Eugenia candolleana (Rainforest Plum) Seeds
Eugenia candolleana (Rainforest Plum) Seeds
Eugenia candolleana (Rainforest Plum) Seeds
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Eugenia candolleana (Rainforest Plum) Seeds

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Eugenia candolleana

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Eugenia candolleana
Eugenia candolleana 4.png
Frond and ripe fruit.
Scientific classificationedit
Kingdom: Plantae
Clade: Tracheophytes
Clade: Angiosperms
Clade: Eudicots
Clade: Rosids
Order: Myrtales
Family: Myrtaceae
Genus: Eugenia
E. candolleana
Binomial name
Eugenia candolleana

Eugenia candolleana, or rainforest plum, is a tree native from Atlantic rainforest of Brazil, known locally by the Portuguese names cambuí roxo ("purple cambuí") or murtinha ("little myrtle").[1] It is quite rare in the wild, and has seen limited use in landscaping for its bright green foliage and purple-black fruits.

The species is named after the 19th century Swiss botanist Augustin Pyramus de Candolle.[2] The common name cambuí means "thin-branched tree" in Tupi-Guarani language, and is applied to over 100 different species.


The adult tree is 3–6 m tall,[3] with rounded or conical canopy up to 2 m wide. New leaves are rusty-brown, turning yellow and then deep dark green. The reddish-brown bark peels off naturally showing a smooth reddish trunk. Leaves are simple, in opposite pairs, with smooth leathery texture, smooth edges, and the apex curved downwards.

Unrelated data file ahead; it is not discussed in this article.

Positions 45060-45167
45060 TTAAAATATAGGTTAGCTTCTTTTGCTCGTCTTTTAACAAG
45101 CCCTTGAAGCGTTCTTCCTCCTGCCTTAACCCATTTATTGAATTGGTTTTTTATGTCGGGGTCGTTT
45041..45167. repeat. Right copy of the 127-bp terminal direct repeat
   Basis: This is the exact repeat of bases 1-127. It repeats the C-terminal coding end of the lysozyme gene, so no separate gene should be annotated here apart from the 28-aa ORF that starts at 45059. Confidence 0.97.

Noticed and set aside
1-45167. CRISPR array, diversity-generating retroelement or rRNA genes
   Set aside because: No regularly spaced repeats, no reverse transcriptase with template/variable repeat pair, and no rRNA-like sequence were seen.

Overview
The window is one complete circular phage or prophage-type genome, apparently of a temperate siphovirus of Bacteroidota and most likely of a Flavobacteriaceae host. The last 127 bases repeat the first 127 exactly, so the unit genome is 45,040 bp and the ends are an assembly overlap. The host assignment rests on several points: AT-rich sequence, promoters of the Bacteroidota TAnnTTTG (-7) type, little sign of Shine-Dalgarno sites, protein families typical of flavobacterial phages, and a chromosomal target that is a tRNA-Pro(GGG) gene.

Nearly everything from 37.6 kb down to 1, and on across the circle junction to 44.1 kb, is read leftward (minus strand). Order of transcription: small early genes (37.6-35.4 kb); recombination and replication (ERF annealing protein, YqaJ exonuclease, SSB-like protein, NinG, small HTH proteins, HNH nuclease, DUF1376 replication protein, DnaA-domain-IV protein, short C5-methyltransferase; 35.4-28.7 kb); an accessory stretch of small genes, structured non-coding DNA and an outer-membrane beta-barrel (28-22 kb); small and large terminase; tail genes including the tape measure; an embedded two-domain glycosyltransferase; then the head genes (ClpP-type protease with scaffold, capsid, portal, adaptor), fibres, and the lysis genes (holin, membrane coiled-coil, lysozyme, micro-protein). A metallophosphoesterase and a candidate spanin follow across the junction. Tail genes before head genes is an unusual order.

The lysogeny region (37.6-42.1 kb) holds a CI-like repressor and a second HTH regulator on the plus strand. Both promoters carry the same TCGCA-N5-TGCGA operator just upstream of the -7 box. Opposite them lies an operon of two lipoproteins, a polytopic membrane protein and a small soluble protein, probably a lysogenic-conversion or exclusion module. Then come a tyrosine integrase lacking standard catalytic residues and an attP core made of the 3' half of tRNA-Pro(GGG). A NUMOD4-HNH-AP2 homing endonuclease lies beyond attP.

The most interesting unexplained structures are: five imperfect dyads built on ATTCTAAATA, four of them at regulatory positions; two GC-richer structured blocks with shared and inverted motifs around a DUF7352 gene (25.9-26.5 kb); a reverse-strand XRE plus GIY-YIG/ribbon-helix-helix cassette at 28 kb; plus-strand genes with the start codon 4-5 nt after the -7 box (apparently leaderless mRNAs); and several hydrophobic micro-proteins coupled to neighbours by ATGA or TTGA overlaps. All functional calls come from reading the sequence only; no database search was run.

Flowers are borne from November through January; they come in groups of 20 or more stalks, each bearing two flowers, sprouting from the base of leaf stalks.[1]

Fruits mature between February and March. The ripe fruit is a round or slightly elongated berry, up to 20 mm wide and 25 mm long. It has a thin purple-black skin and a wet, firm, whitish pulp about 3–5 mm thick, surrounding a loose single (rarely double) seed. It is edible, moderately sweet, with an aroma similar to (but less intense than) that of the jabuticaba.[4]


The tree can be propagated from seeds, is easy to grow and bears fruit after two years. It thrives best in full sunlight and requires good irrigation during the flowering and fruiting seasons.[1]


The fruit are consumed fresh or made into jams. In the folk medicine of the region of Sergipe, the infusion of leaves has been used for the treatment of pain and fever.[5] The essential oil distilled from the leaves (green 0.14% by weight) contains isomers of guaiol and cadinol, δ-elemene and viridiflorene.[3]


Leaves, fruit, seed.


Trunk and branches.

Flower buds, early fruit.